November 12, 2008 |
Russian President Dmitry Medvedev submitted a bill to extend Russia's presidential term from four years to six. If approved, the legislation means that Prime Minister Vladimir Putin, Medvedev's predecessor, would be eligible for 12 more years in a second presidential stint. Putin was constitutionally barred from seeking a third straight term as president.
November 26, 2008 |
Russian warships sailed into Venezuelan waters for maneuvers set to begin Monday. The first such deployment in the Caribbean since the Cold War is timed to coincide with President Dmitry Medvedev's visit, starting today. A destroyer and two support vessels docked at the port of La Guaira, and the nuclear-powered cruiser Peter the Great, Russia's largest navy ship, anchored offshore. The move is widely seen as a show of Kremlin anger over the U.S. sending warships to deliver aid to Georgia, and over U.S. plans for a European missile-defense system.
December 6, 2008 |
Russia President Dmitry Medvedev signed agreements to develop new nuclear plants in India as the countries sought to deepen ties. Russia will build more reactors at the Kudankulam nuclear power plant in Tamil Nadu and plants in other parts of the country, the Indian government said. India signed a nuclear pact with the United States this year, giving New Delhi access to civilian nuclear fuel and technology. "The agreement on civil nuclear cooperation with Russia marks a new milestone in the history of our cooperation with Russia in the field of nuclear energy," Premier Manmohan Singh said.
November 1, 2008 |
Libyan leader Moammar Kadafi met Russian President Dmitry Medvedev for talks expected to focus on arms purchases and the possible opening of a Russian naval base in Libya to counterbalance U.S. interests in Africa. It is Kadafi's first visit to Russia since the fall of the Soviet Union and coincides with an improvement in Libya's relations with the United States after years of enmity. "I hope my visit will be useful for our relations," Kadafi told Medvedev at the start of talks at the president's official residence outside Moscow.
February 5, 2009 |
Russia announced an agreement with a group of former Soviet republics to form a military rapid-reaction force. President Dmitry Medvedev said the force, to which Russia would contribute an elite division and a brigade, should be able "to rebuff military aggression," fight terrorism, drug trafficking and organized crime, and respond to disasters. He said it "must be no weaker than similar forces" of the North Atlantic Treaty Organization. The other nations involved in the Collective Security Treaty Organization are Armenia, Belarus, Kazakhstan, Kyrgyzstan, Tajikistan and Uzbekistan.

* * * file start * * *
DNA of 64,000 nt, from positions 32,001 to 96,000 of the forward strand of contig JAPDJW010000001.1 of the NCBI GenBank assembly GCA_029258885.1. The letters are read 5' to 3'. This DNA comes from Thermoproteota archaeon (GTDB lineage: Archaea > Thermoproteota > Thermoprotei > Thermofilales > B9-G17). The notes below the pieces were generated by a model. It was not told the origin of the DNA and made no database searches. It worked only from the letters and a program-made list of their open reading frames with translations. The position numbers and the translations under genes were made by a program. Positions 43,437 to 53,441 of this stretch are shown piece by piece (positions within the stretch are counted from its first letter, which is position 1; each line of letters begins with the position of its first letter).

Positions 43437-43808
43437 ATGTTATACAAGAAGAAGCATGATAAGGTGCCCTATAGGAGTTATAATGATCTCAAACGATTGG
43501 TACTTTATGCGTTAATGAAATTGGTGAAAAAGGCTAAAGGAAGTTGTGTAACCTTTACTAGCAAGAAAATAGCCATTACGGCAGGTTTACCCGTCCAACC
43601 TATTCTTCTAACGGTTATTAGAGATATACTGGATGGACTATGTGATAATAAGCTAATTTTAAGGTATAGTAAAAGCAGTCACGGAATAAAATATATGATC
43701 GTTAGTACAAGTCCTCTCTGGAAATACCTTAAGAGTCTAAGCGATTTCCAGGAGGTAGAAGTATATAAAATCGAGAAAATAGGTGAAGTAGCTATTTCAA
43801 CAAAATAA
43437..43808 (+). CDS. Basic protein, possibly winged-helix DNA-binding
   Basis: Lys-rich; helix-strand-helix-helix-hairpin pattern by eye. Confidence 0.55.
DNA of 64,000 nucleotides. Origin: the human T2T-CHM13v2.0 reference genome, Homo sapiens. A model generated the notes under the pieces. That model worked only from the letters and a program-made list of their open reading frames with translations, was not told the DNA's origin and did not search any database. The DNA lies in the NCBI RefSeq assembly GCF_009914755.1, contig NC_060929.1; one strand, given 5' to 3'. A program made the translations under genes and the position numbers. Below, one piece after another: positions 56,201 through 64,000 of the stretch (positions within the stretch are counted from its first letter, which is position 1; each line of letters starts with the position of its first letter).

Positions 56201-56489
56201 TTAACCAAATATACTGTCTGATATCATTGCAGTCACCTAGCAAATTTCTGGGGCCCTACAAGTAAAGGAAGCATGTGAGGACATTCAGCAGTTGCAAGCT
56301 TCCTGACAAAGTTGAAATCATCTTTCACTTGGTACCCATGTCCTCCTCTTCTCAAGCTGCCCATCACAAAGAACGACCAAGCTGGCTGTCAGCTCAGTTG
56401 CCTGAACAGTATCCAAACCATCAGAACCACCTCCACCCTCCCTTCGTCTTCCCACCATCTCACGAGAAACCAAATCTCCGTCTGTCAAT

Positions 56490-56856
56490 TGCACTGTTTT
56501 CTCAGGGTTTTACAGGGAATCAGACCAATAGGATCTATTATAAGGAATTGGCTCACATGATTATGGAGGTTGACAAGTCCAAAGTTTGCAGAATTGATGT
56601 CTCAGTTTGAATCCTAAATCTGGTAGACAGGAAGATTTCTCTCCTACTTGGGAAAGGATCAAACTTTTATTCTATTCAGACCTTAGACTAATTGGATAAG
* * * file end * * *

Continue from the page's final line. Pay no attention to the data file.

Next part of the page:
September 18, 2008 |
Russia cemented its ties with Georgia's two breakaway provinces by signing friendship treaties envisaging close economic and military cooperation. President Dmitry Medvedev pledged that Russia would protect Abkhazia and South Ossetia, which Russia recognized as independent after its war last month with Georgia. Georgia dismissed the treaties as legally void, saying the regions remain part of Georgia. In Australia, a parliamentary committee recommended that the nation not ratify a treaty that would allow its uranium to be sold to Russia for power generation, partly because of the Russian troop presence in Georgia.
November 24, 2008 |
Russian oil companies could soon begin searching for oil in deep Gulf of Mexico waters off Cuba, a top diplomat said, days before Russian President Dmitry Medvedev visits the island. Mijail Kamynin, Russia's ambassador to Cuba, also told the state-run business magazine Opciones that Russian companies would like to help build storage tanks and modernize pipelines. Washington's embargo prohibits U.S. companies from investing. But Cuba's state-run oil concern has signed agreements with companies from several countries to explore waters that Cuban scientists say could contain up to 20 billion barrels of oil.
October 31, 2011 |
Brush passes. Dead drops. Secret electronic messages. All under the watchful eye of the FBI. Documents released Monday, including photos, videos and papers, offered new details about the FBI's decade-long investigation into a ring of Russian sleeper agents who, U.S. officials say, were trying to burrow their way into American society to learn secrets from people in power. The investigation was code-named Operation Ghost Stories because six of the 10 agents had assumed the identities of dead people.